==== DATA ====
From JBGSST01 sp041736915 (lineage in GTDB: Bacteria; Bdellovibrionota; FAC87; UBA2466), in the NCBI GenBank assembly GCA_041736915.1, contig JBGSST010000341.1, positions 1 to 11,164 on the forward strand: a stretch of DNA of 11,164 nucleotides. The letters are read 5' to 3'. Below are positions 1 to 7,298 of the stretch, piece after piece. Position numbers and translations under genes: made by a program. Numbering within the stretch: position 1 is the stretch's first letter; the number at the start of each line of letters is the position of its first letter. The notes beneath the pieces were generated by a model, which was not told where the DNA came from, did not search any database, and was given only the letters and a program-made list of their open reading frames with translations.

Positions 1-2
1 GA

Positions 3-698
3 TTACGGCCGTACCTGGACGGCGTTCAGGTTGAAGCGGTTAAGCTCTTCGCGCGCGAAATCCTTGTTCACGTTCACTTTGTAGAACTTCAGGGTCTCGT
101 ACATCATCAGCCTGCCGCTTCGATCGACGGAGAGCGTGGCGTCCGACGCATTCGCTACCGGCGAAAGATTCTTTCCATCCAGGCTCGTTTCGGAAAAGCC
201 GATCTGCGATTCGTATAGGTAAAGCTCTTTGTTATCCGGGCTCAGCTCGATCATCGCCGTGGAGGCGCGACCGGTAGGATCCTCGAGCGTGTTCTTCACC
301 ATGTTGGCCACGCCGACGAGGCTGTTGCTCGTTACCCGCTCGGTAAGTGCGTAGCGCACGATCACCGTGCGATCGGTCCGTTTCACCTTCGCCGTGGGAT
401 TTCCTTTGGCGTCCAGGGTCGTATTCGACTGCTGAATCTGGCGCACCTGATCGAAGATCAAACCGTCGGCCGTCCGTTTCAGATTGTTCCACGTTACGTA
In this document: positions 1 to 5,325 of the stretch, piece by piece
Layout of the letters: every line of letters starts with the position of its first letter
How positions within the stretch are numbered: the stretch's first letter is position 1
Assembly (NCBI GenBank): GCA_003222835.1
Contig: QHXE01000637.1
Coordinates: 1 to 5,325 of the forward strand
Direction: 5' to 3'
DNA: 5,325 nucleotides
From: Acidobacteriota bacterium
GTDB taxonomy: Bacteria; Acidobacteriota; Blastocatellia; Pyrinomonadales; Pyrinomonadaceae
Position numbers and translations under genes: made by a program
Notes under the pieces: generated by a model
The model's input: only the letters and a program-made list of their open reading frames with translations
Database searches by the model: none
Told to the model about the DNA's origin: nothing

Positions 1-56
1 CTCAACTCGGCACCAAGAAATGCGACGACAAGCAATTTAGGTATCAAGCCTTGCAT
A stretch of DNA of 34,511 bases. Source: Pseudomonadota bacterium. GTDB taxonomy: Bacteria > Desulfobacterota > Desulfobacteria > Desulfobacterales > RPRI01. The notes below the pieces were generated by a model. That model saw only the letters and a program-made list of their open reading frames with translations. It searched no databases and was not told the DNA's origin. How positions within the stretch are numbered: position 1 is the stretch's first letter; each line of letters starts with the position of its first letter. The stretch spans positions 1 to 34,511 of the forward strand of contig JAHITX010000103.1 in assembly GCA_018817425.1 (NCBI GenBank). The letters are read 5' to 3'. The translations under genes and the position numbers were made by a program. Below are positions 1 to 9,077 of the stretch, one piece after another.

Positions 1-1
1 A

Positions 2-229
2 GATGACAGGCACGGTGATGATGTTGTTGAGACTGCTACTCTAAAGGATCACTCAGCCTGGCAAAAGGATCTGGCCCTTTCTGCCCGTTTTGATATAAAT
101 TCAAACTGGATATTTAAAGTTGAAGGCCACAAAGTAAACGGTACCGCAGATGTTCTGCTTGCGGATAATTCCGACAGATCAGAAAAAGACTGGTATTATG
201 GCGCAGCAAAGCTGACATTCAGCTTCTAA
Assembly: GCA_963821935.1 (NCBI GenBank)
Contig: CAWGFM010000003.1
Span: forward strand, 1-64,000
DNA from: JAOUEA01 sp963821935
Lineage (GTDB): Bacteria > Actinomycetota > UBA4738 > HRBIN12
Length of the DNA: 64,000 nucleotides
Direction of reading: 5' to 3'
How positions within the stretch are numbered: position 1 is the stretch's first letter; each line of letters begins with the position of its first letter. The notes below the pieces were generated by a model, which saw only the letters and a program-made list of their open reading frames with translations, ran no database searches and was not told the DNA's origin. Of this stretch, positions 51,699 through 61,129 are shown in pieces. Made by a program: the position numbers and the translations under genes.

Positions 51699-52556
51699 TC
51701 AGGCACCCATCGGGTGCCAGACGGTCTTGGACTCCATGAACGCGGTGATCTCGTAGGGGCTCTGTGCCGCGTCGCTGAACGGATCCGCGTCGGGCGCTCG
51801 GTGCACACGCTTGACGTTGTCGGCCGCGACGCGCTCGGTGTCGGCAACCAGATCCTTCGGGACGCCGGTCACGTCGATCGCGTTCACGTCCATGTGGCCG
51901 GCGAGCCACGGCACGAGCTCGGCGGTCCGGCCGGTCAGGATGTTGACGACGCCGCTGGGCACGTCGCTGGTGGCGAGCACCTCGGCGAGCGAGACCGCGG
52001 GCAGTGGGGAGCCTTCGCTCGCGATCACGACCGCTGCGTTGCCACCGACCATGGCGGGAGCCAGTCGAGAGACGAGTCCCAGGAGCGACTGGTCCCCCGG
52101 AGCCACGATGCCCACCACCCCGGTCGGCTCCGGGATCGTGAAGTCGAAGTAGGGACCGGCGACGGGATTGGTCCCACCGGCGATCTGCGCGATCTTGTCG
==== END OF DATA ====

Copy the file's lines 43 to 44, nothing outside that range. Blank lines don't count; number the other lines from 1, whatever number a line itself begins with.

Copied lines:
51699 TC
51701 AGGCACCCATCGGGTGCCAGACGGTCTTGGACTCCATGAACGCGGTGATCTCGTAGGGGCTCTGTGCCGCGTCGCTGAACGGATCCGCGTCGGGCGCTCG